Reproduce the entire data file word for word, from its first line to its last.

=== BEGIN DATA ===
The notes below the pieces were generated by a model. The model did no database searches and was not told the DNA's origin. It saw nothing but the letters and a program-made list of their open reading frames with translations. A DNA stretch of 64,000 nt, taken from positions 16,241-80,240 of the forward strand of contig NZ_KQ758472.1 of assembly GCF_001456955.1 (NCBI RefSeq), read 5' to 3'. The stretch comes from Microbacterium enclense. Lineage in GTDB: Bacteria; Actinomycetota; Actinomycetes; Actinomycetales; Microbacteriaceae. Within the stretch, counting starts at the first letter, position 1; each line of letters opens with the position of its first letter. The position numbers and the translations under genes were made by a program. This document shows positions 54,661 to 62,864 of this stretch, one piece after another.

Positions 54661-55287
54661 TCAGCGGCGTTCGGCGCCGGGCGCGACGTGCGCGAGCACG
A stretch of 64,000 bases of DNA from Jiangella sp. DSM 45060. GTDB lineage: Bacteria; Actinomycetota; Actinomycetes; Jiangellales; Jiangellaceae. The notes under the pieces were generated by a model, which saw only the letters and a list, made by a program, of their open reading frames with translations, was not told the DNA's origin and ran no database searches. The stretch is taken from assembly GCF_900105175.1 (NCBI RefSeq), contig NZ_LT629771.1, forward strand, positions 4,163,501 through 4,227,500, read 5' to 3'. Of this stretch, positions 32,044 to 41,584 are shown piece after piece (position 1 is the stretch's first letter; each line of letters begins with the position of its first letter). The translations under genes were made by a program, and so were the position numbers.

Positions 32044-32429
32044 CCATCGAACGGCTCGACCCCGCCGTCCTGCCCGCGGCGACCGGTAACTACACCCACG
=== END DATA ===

The notes below the pieces were generated by a model. The model did no database searches and was not told the DNA's origin. It saw nothing but the letters and a program-made list of their open reading frames with translations. A DNA stretch of 64,000 nt, taken from positions 16,241-80,240 of the forward strand of contig NZ_KQ758472.1 of assembly GCF_001456955.1 (NCBI RefSeq), read 5' to 3'. The stretch comes from Microbacterium enclense. Lineage in GTDB: Bacteria; Actinomycetota; Actinomycetes; Actinomycetales; Microbacteriaceae. Within the stretch, counting starts at the first letter, position 1; each line of letters opens with the position of its first letter. The position numbers and the translations under genes were made by a program. This document shows positions 54,661 to 62,864 of this stretch, one piece after another.

Positions 54661-55287
54661 TCAGCGGCGTTCGGCGCCGGGCGCGACGTGCGCGAGCACG
A stretch of 64,000 bases of DNA from Jiangella sp. DSM 45060. GTDB lineage: Bacteria; Actinomycetota; Actinomycetes; Jiangellales; Jiangellaceae. The notes under the pieces were generated by a model, which saw only the letters and a list, made by a program, of their open reading frames with translations, was not told the DNA's origin and ran no database searches. The stretch is taken from assembly GCF_900105175.1 (NCBI RefSeq), contig NZ_LT629771.1, forward strand, positions 4,163,501 through 4,227,500, read 5' to 3'. Of this stretch, positions 32,044 to 41,584 are shown piece after piece (position 1 is the stretch's first letter; each line of letters begins with the position of its first letter). The translations under genes were made by a program, and so were the position numbers.

Positions 32044-32429
32044 CCATCGAACGGCTCGACCCCGCCGTCCTGCCCGCGGCGACCGGTAACTACACCCACG